JOPLIN, Mo. — Missouri Southern is building a new program focused on helping kids with autism – an idea boosted by hundreds of thousands of dollars from the state.
It’s a new focus on applied behavior analysis, or ABA, therapy.
It’s focused on helping kids with autism, something that will soon happen on campus.
Lorinda Hackett, MSSU Education Department, said, “Many of our surrounding universities have a masters program, but no one really has the baccalaureate degree which is going to be critical.”
Something Missouri Southern State University is now working toward.
The School of Education is starting to build a list of six courses in Applied Behavior Analysis, or ABA, Therapy.
And $240,000 from the state will remodel space in Taylor Hall to serve as a clinic.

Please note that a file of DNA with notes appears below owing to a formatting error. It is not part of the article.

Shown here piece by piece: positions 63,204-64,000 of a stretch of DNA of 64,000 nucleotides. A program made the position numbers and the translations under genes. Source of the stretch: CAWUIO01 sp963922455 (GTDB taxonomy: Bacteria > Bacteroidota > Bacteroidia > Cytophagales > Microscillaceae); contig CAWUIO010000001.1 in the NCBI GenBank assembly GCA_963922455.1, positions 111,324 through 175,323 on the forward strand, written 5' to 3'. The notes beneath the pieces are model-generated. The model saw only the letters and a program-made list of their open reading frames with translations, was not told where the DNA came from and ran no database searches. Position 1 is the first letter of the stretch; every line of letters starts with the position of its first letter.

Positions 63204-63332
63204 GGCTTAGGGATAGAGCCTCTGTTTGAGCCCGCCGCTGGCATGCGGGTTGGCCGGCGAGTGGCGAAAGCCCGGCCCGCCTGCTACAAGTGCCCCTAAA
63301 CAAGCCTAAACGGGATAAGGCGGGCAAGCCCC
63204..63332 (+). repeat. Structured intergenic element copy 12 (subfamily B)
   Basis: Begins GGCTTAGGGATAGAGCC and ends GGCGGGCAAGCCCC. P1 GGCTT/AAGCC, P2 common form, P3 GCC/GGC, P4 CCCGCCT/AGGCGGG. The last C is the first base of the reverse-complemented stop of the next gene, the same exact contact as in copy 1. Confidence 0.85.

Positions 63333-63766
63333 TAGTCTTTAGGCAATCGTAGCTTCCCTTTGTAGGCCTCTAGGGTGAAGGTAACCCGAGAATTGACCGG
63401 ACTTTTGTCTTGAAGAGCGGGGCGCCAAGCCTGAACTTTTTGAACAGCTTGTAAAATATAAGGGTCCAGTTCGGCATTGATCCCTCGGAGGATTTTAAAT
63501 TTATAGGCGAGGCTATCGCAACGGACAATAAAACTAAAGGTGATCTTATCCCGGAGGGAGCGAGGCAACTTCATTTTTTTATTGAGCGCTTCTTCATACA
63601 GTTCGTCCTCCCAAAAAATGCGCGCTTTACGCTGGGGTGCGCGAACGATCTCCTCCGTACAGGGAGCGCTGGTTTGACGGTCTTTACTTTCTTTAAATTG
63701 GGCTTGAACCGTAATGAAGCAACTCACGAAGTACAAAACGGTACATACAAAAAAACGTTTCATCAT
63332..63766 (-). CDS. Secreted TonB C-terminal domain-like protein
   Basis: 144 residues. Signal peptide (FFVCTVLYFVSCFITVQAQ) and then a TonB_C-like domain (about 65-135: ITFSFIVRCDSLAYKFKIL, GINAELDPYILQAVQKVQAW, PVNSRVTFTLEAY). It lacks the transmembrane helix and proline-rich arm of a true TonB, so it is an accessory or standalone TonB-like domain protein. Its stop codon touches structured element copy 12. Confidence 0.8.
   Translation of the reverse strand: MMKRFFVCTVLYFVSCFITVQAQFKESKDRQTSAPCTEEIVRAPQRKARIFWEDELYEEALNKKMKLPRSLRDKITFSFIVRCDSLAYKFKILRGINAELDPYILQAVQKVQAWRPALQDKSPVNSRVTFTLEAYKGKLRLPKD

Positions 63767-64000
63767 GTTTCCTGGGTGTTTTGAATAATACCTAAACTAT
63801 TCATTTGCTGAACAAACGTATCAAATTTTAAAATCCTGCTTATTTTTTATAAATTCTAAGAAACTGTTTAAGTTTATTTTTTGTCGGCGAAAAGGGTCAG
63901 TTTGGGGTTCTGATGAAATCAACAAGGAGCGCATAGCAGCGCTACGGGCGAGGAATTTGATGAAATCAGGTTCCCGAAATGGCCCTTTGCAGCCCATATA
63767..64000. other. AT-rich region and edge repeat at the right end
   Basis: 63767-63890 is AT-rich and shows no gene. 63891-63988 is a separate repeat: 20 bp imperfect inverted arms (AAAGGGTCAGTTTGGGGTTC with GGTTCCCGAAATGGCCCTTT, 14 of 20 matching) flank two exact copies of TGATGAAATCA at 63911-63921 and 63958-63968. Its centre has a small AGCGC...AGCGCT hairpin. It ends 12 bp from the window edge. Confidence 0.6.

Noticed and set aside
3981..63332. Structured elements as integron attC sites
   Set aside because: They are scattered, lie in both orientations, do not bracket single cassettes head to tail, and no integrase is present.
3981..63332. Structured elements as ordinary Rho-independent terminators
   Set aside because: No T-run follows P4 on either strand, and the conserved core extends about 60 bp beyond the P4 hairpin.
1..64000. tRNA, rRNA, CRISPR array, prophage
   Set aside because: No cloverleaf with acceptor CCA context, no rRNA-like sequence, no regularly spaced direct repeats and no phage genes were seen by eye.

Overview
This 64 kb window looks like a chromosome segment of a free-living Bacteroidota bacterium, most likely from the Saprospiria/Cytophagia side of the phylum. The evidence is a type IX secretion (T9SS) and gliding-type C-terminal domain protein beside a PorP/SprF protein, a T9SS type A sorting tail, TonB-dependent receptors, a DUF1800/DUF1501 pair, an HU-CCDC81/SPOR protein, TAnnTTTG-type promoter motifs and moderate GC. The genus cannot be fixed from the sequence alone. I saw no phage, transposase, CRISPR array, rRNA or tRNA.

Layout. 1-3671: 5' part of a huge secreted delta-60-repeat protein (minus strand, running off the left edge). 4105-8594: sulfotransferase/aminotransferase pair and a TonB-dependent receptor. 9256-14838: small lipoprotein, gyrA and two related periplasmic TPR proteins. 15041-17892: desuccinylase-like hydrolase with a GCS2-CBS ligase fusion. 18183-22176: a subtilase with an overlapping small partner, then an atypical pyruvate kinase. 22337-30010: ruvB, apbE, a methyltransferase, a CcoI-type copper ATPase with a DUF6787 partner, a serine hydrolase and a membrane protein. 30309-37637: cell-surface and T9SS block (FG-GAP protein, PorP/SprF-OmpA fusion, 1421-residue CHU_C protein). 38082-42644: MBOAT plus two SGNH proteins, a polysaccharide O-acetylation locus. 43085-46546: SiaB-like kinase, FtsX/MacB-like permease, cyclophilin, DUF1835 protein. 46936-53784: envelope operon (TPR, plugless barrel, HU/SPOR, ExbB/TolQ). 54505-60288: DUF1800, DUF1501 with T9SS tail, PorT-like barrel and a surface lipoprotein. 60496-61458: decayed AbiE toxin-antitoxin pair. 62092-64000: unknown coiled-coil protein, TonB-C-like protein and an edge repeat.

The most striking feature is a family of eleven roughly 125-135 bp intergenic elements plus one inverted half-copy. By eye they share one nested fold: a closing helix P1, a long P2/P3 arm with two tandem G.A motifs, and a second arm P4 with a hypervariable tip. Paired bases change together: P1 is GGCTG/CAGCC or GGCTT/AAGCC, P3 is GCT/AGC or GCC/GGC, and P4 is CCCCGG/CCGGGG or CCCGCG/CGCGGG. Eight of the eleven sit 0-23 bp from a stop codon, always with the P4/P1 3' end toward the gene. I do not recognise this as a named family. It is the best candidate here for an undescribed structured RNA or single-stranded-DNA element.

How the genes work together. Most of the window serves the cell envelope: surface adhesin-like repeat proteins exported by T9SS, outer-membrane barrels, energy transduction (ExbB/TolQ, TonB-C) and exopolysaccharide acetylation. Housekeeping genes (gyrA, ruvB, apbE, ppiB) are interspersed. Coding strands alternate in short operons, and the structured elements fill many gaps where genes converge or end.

Dr. Holly Hackett, MSSU Psychology Department Chair, said, “We’re planning on from zero to 21 the clients that can come to the clinic, a place for them to get services and our students to get the practicum hours they need.”
Training future therapists and filling a need in the area.
“There’s a variety of clinics in the area, but they don’t meet the demand for individuals on the autism spectrum, it’s just we can’t, no one can keep up,” said Lorinda.
The long term goal is to create the Center for Excellence for ABA putting it all under one umbrella.
“Where parents can come for information where we can build partnerships with other organizations in the community that work with folks on the autism spectrum.”
MSSU launched the first ABA class this fall, and will another to the list in the Spring.
Remodeling to create the clinic is expected to start this Summer, after the governor officially signs off on the grant funding.